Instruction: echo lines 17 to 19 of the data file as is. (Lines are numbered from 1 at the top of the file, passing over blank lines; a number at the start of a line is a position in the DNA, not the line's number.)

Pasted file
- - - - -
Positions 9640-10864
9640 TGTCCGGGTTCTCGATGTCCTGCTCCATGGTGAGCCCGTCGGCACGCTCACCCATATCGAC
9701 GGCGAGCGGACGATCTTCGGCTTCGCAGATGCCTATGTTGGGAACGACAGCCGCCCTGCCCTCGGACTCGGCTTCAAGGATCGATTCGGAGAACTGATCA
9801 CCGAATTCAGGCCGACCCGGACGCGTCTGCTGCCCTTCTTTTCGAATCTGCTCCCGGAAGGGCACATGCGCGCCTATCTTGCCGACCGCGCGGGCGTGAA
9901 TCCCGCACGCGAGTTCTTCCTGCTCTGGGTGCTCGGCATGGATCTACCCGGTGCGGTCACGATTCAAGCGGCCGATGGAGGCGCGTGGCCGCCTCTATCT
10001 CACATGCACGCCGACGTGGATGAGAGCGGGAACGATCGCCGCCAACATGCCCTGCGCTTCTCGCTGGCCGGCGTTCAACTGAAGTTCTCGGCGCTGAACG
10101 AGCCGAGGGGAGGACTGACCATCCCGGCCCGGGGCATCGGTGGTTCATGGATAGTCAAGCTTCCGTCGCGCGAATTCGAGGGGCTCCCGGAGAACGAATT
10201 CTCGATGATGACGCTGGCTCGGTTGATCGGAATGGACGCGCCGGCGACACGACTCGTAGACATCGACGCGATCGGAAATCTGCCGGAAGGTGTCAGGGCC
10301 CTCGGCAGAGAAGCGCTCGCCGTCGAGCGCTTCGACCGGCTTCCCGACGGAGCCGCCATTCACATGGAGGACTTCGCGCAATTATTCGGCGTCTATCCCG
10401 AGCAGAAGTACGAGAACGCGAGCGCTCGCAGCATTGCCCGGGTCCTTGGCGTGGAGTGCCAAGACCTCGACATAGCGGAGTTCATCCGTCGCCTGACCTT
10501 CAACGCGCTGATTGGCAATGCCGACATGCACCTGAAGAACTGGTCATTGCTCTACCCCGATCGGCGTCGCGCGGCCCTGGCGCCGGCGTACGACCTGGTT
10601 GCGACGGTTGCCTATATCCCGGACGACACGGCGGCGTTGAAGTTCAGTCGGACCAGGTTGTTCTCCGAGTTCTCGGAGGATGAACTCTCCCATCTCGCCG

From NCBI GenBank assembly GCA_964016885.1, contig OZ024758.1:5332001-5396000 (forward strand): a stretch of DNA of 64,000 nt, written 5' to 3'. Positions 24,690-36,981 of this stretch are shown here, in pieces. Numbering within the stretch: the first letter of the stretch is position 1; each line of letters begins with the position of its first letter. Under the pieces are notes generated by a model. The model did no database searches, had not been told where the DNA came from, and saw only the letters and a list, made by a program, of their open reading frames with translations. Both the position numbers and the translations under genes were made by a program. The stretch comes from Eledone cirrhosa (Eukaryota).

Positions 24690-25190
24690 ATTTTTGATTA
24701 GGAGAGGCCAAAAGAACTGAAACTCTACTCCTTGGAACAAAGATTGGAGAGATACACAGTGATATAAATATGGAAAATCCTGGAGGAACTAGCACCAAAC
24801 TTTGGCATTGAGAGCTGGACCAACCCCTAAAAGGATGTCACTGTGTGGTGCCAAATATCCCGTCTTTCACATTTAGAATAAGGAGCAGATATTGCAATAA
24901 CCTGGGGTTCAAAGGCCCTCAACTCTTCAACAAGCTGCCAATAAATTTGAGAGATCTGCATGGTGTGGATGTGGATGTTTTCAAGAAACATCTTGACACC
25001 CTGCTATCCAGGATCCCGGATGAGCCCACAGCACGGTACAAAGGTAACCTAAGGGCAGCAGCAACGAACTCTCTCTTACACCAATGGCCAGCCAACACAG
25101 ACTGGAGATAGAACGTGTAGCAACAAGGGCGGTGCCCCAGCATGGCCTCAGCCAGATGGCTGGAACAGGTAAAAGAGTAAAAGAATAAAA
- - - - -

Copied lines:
24801 TTTGGCATTGAGAGCTGGACCAACCCCTAAAAGGATGTCACTGTGTGGTGCCAAATATCCCGTCTTTCACATTTAGAATAAGGAGCAGATATTGCAATAA
24901 CCTGGGGTTCAAAGGCCCTCAACTCTTCAACAAGCTGCCAATAAATTTGAGAGATCTGCATGGTGTGGATGTGGATGTTTTCAAGAAACATCTTGACACC
25001 CTGCTATCCAGGATCCCGGATGAGCCCACAGCACGGTACAAAGGTAACCTAAGGGCAGCAGCAACGAACTCTCTCTTACACCAATGGCCAGCCAACACAG